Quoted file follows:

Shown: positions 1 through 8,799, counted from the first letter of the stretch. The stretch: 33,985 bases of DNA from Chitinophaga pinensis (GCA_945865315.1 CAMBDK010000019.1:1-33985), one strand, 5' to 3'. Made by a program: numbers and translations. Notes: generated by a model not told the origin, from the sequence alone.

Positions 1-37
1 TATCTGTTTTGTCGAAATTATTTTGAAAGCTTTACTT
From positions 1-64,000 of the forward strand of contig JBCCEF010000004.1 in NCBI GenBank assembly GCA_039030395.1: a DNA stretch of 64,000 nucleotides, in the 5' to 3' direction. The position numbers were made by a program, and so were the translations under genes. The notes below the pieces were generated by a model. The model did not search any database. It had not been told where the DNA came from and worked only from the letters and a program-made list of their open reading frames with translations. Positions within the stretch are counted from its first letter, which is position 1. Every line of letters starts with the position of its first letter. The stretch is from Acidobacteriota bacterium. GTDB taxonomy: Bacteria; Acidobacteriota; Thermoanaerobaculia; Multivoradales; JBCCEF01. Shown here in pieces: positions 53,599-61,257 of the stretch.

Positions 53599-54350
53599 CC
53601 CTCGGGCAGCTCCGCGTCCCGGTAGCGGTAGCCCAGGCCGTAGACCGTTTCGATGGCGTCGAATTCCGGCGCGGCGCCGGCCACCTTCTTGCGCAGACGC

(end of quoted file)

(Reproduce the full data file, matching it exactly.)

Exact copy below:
Shown: positions 1 through 8,799, counted from the first letter of the stretch. The stretch: 33,985 bases of DNA from Chitinophaga pinensis (GCA_945865315.1 CAMBDK010000019.1:1-33985), one strand, 5' to 3'. Made by a program: numbers and translations. Notes: generated by a model not told the origin, from the sequence alone.

Positions 1-37
1 TATCTGTTTTGTCGAAATTATTTTGAAAGCTTTACTT
From positions 1-64,000 of the forward strand of contig JBCCEF010000004.1 in NCBI GenBank assembly GCA_039030395.1: a DNA stretch of 64,000 nucleotides, in the 5' to 3' direction. The position numbers were made by a program, and so were the translations under genes. The notes below the pieces were generated by a model. The model did not search any database. It had not been told where the DNA came from and worked only from the letters and a program-made list of their open reading frames with translations. Positions within the stretch are counted from its first letter, which is position 1. Every line of letters starts with the position of its first letter. The stretch is from Acidobacteriota bacterium. GTDB taxonomy: Bacteria; Acidobacteriota; Thermoanaerobaculia; Multivoradales; JBCCEF01. Shown here in pieces: positions 53,599-61,257 of the stretch.

Positions 53599-54350
53599 CC
53601 CTCGGGCAGCTCCGCGTCCCGGTAGCGGTAGCCCAGGCCGTAGACCGTTTCGATGGCGTCGAATTCCGGCGCGGCGCCGGCCACCTTCTTGCGCAGACGC